Prague, Czech Republic – A group of twenty six senators, representing a little less than one third of the upper house of Parliament, has urged the government to move the Czech Embassy in Israel from Tel Aviv to Jerusalem, CTK reported.
Czech senators lobby in favour of embassy move to Jerusalem
Speaking in front of reporters during a press conference, Christian-Democratic representative Zdeněk Papoušek (KDU-CSL) claimed that more senators could join the initiative, which is also supported by Senate chairman Jaroslav Kubera (ODS).
In 2017, the United States controversially announced they would be moving their embassy from Tel Aviv to Jerusalem, thus officially recognizing the Holy City as the capital of Israel. The EU has refused to take such a step, arguing that recognizing Jerusalem as the official capital of Israel would derail international negotiations and put the last nail in the coffin of Israeli-Palestinian peace talks.
The Czech political landscape remains, as elsewhere, divided on the issue. While Czech President Milos Zeman has long been an outspoken advocate of relocating the embassy to Jerusalem, the government, which has the final say in matters of foreign policy, has so far refused to do so and break ranks with the official EU position. During a visit to Israel in February, Prime Minister Andrej Babis repeated that the move was not on the agenda.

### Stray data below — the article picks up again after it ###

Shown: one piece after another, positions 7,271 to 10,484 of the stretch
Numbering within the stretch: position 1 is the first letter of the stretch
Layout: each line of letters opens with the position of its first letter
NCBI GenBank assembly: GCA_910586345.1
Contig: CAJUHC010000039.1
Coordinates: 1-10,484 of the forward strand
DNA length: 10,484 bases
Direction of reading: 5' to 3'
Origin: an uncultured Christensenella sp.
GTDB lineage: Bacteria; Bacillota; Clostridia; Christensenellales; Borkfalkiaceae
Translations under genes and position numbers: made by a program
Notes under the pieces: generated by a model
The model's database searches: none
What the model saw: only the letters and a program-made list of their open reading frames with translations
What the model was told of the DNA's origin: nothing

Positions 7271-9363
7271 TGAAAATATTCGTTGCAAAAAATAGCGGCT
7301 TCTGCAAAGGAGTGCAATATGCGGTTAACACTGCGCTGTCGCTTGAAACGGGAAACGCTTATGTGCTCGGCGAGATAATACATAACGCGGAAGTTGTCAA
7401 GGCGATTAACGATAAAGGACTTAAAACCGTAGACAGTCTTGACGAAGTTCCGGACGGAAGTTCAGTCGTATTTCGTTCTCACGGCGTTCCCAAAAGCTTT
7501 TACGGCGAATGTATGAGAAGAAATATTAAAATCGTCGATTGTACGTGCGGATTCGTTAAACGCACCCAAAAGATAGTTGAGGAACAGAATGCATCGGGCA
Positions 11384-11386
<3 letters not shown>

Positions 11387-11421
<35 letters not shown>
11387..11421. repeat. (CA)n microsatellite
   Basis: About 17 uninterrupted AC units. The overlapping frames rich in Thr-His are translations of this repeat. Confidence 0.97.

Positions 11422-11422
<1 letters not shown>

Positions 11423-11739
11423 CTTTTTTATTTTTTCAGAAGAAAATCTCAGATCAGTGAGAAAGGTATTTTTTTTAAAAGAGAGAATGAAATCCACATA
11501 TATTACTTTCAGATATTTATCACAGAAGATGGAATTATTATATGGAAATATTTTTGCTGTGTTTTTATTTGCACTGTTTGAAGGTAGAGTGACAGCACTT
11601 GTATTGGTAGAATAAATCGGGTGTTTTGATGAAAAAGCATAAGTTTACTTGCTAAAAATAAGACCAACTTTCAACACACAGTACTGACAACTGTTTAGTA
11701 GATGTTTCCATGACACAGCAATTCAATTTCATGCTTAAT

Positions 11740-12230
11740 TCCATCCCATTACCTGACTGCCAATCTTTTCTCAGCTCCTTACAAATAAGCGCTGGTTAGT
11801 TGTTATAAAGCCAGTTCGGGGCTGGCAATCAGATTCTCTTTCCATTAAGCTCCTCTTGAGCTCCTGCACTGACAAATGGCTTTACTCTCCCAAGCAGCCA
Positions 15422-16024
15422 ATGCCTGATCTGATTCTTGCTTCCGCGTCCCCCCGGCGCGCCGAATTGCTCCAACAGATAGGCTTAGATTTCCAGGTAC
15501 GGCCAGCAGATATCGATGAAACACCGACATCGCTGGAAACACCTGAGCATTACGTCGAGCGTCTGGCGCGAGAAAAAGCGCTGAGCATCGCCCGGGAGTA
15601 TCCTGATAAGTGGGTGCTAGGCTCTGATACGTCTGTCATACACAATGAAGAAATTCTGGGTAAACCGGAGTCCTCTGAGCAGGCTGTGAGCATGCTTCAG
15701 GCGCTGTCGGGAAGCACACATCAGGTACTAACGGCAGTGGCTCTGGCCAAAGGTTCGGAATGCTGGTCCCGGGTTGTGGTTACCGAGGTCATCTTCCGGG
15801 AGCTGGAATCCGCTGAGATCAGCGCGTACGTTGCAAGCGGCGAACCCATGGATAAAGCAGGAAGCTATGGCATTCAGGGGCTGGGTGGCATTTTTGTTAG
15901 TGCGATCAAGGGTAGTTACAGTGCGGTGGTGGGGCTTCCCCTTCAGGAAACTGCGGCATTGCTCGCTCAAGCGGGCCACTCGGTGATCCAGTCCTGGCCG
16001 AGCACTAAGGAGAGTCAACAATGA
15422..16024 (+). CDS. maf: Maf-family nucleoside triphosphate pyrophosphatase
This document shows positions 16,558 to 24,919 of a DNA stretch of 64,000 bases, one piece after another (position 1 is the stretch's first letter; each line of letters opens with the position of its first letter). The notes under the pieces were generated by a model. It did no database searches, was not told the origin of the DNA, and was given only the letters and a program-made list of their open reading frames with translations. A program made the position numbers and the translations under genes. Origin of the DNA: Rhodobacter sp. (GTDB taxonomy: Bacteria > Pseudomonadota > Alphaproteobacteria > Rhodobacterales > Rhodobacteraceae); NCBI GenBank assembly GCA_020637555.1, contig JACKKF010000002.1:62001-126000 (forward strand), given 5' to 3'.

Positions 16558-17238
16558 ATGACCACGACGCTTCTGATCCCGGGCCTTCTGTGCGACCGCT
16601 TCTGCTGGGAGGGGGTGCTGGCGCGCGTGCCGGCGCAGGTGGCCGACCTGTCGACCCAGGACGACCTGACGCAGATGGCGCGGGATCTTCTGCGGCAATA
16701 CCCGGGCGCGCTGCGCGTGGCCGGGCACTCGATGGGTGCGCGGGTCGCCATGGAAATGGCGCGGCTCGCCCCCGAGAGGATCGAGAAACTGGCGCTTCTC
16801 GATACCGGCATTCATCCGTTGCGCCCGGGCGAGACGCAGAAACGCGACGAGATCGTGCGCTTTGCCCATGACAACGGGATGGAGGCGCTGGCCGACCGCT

According to the latest reports, only two countries have moved their embassies to Jerusalem: the United States and Guatemala. Four other states are reportedly considering relocating, including Romania and Australia.
Israel seeks EU allies in Central Europe
“I firmly believe that my fourth visit to Israel will be the opening of the Czech embassy”, a hopeful Milos Zeman declared last year in Jerusalem, where he inaugurated the Czech House (comprising business, trade, tourism and cultural offices), which supporters of the relocation have depicted as a possible forerunner for an embassy move.
Israeli Prime Minister Benjamin Netanyahu, who has been keen to cultivate close relations with the Visegrad Group, has presented Milos Zeman as an “unsurpassed friend” of Israel. Last March, Hungary officially inaugurated the opening of a trade mission in Jerusalem, becoming the first EU nation to open an office with diplomatic status in the Holy City.
But Israel’s relations with the V4 have also suffered a few setbacks. In February, Poland and Israel had a diplomatic falling out after Netanyahu claimed some Poles had collaborated with Nazi Germany during World War II. A few months later, the Polish ambassador to Israel Marek Magierowski was briefly assaulted, and spat on, by an Israeli national in the streets of Tel Aviv.